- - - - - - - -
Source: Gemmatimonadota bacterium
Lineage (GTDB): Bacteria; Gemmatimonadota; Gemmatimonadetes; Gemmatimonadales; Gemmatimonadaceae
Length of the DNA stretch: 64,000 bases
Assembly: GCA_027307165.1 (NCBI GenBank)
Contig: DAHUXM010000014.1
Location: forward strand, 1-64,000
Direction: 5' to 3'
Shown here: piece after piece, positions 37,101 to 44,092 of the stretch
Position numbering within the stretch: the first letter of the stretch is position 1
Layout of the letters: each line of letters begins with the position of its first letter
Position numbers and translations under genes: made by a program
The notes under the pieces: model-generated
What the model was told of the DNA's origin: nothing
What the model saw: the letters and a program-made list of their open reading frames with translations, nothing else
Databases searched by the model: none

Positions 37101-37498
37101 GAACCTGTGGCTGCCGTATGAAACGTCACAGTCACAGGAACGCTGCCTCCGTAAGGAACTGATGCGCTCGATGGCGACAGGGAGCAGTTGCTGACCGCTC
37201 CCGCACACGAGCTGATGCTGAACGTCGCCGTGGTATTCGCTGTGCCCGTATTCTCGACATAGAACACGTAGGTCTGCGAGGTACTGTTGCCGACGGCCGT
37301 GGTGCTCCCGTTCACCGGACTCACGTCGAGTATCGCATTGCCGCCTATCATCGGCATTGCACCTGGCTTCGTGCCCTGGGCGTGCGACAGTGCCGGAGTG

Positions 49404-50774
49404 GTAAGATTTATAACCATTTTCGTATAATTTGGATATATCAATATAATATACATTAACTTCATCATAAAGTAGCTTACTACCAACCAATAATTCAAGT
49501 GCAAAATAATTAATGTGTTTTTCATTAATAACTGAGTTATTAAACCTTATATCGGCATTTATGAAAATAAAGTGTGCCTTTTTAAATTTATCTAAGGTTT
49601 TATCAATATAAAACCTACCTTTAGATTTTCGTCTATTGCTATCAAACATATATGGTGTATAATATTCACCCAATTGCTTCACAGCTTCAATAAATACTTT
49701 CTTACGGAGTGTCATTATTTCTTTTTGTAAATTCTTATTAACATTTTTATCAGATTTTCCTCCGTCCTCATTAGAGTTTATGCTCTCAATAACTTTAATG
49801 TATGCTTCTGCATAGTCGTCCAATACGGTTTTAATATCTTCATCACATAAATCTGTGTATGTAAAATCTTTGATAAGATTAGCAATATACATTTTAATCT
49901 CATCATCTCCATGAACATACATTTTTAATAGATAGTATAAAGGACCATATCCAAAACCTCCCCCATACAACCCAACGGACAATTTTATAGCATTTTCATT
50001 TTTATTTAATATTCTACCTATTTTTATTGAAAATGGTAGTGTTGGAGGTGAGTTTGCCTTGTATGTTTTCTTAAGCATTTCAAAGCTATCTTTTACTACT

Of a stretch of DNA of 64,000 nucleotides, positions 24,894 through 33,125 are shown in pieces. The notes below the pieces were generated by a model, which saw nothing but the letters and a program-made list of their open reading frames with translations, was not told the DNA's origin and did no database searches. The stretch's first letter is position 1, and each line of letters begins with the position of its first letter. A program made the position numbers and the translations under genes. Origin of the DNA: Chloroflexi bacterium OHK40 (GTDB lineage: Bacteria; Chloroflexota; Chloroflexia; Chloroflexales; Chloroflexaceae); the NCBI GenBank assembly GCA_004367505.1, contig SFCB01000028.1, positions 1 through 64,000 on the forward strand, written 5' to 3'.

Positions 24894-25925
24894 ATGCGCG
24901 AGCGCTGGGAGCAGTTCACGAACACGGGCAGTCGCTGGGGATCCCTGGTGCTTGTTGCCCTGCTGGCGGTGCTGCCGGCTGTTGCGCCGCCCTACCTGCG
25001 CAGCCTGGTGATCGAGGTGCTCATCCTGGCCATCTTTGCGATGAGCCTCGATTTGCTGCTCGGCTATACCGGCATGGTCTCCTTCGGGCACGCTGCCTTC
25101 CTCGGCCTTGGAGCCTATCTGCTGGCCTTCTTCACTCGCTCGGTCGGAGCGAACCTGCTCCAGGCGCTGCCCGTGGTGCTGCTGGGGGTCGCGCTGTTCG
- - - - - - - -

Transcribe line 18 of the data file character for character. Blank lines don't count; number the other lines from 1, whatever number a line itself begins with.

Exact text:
37201 CCGCACACGAGCTGATGCTGAACGTCGCCGTGGTATTCGCTGTGCCCGTATTCTCGACATAGAACACGTAGGTCTGCGAGGTACTGTTGCCGACGGCCGT